I will go further. When I look at the music my father wrote at different moments of this life, I see intense creative drive at the most difficult moments: in 1933, when Hitler came to power and my father had to leave Berlin; in 1940, when the Warsaw Ghetto was created; then during the 1968 anti-Semitic period, when he was not allowed to travel and was harassed by secret police. The trauma shows in the orchestral music he composed at those times.

What about happy moments?

Then he wrote popular songs. He could write a song anywhere, while sitting at a café table, for example. Recently I found a napkin on which he wrote “The Red Bus.” He never approved of my writing songs, though. He was afraid that if I was a successful song writer, I’d give up my medical studies.

Why didn’t you devote your career to music?

I never treated music career seriously, although I did have some success. I played the violin for 12 years, but I thought I never had enough talent to be an artist, especially because at my school there were so many talented friends. When I was 16, a friend of mine who worked at Polish Radio convinced me to write a song, which unexpectedly for me became a hit. Later I became a music producer, but when you ask me what my profession is, I always say I am a dentist. You need to be really daring to claim to be a composer after having written a few songs and some film music. I am not a musician.

Your father had an exceptional talent.

Yes, he could play any kind of music genre, whether it was jazz, classical music or pop. A friend of mine told me once that at the music festival in Salzburg, a pianist got sick and my father replaced him at the last minute—sight-reading—and accompanied a cello player in cello sonatas. My father never talked about it because he would have to pay royalties to the Polish art agency. [Laughs.] He read music like one reads a newspaper.

Let me tell you another story. My father was head of the pop music department at Polish Radio and his responsibility was to approve new music for recording. Some people accused him of being unjust, but he was just very demanding. Some composers, after being rejected by my father, would change the key of the song, change the lyrics and the name of the composer and bring it back to my father. He would just glance at it while walking the radio hall and say, “No, no, I saw this already last year; it’s no good.” He heard it in his head. He had a very thorough music education. He could do everything and anything.

I am returning to the book again, to your father’s account of reciting music in his head, just to exercise his brain and to keep sanity.

This is very true. This made it possible for him to return quickly to touring and recording right after the war. He had an incredible memory and still had an extraordinary technical prowess despite the five-year break. The possibility to practice his broad repertoire just in his head helped him overcome the physical immobility. He survived thanks to an inner drive and certain discipline, typical for performers. Now I see this in my mother, who at 86 still cooks for herself and runs errands. This is admirable. This inner discipline helps people live and survive. When my father was in hiding, he would wind his watch every day to keep some sort of a routine. This gave him a sense that he was alive and that he was not an animal.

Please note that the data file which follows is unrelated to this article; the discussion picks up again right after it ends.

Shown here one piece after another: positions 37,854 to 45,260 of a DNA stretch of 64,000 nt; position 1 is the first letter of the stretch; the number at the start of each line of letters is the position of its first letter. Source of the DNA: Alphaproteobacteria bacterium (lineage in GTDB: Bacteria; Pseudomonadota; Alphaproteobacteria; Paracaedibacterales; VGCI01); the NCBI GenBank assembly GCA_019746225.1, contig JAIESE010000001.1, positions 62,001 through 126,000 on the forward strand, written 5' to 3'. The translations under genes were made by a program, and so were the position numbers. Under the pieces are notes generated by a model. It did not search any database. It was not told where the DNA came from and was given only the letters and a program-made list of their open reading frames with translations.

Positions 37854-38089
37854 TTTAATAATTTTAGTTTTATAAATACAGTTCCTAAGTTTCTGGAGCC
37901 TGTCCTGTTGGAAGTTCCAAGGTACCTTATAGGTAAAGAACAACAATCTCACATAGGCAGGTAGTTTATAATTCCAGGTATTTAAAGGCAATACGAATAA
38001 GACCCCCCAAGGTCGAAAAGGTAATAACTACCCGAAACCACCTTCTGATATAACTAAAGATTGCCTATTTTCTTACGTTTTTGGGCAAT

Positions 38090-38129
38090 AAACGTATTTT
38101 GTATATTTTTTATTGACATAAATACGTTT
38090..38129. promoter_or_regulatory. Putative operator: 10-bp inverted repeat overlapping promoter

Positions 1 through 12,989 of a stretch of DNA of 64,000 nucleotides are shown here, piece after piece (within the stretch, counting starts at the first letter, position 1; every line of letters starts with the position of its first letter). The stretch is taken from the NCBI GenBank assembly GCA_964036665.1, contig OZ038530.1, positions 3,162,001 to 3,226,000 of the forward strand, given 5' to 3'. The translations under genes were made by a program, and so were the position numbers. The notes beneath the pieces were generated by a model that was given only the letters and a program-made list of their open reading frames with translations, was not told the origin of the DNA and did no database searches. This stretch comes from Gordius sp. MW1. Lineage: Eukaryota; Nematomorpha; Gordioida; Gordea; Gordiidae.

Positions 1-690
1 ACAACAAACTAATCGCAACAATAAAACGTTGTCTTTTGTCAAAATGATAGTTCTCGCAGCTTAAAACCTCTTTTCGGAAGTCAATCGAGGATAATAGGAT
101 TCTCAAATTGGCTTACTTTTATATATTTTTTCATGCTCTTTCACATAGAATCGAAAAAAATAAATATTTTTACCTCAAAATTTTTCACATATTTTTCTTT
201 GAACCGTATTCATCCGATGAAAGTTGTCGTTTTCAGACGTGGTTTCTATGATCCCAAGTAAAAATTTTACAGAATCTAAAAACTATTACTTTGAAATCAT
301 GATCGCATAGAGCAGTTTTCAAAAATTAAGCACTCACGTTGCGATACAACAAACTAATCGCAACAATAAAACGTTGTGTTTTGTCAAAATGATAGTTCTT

When did you learn about your father’s war experiences?

At the age of 12, I found his book by accident, hidden at home. It was just lying somewhere on the shelf. Once I started to read it, I couldn’t put it away. It reads like a thriller. I was totally under its spell, but back then I did not realize it was a story of my family. Many of my father’s friends—composers, conductors, actors and singers—came to our house after the war: Witold Lutosławski, Andrzej Bogucki and his wife, Janina Godlewska, Czesław Lewicki, Helena Malinowska-Lewicka, Władyslaw Bartoszewski (one of the heads of Żegota3) and many others, but at this time I never knew they were constantly saving his life during the war. My father did not survive just because of this one German officer but because of hundreds of people who collected money and risked their lives to help my father. Also several friends from Polish Radio: Rudnicki, Perkowski, the Boguckis, and Witold Lutosławski, who together with Eugenia Umińska organized concerts to support my father4. They never expected to be paid back or thanked. They helped because they felt the need to do it. These were musicians and, again, music—a common denominator—saved his life.

How did you get the book published in the West?

First, just three chapters were published in Germany, and then my friend connected me with a translator, who translated the whole book for me. I also found a publisher. But the story of the English version is more interesting. Another friend of mine, Roy Kirkdorffer, found for me a literary agent in London. It was Christopher Little. I went there and while waiting for him to see me, I sat next to this lady. He introduces us and says he is going to publish her book. “And we will make a movie. You will see, it will be a great hit. We will have another book then.” It turned out it was J.R. Rowling, who brought the first book of the Harry Potter series! [Laughs.] He was representing The Pianist within a short period of time and brought it to the public first in London and then in New York. The book became a bestseller. It happened that Polanski’s lawyer read it, called Polanski and said, “This is going to be your next movie.” Polański called my father, then me. This is how the most important movie about those times came into life. I must admit that Polański was my candidate number one to make this movie, not only because of his phenomenal achievement in film, but also because he lived during the [Nazi occupation of Poland]; he had seen it with his own eyes, and he could tell the truth without making too much effort. This is an essential movie not only for the Jews but for all Poles. It shows the truth about the experience and suffering of the Polish nations. It shows the death of Warsaw and the murder of the Polish Jews, which meant the destruction of Polish culture. Jews had been part of that for hundreds of years, and I hope that the new Museum of the History of Polish Jews in Warsaw will raise awareness of this relationship.

What are your reflections about this whole venture?

I have peace of mind now because I lived through the anticipation for my father’s book and then for the movie. I feel fulfilled. We have built sort of a monument in honor of all victims of World War II, bearing in mind the role music played in history.



The Chopin Society of Atlanta's Annual Fundraiser
Gala Evening with Chopin

Sunday, November 16, 2014
Country Club of the South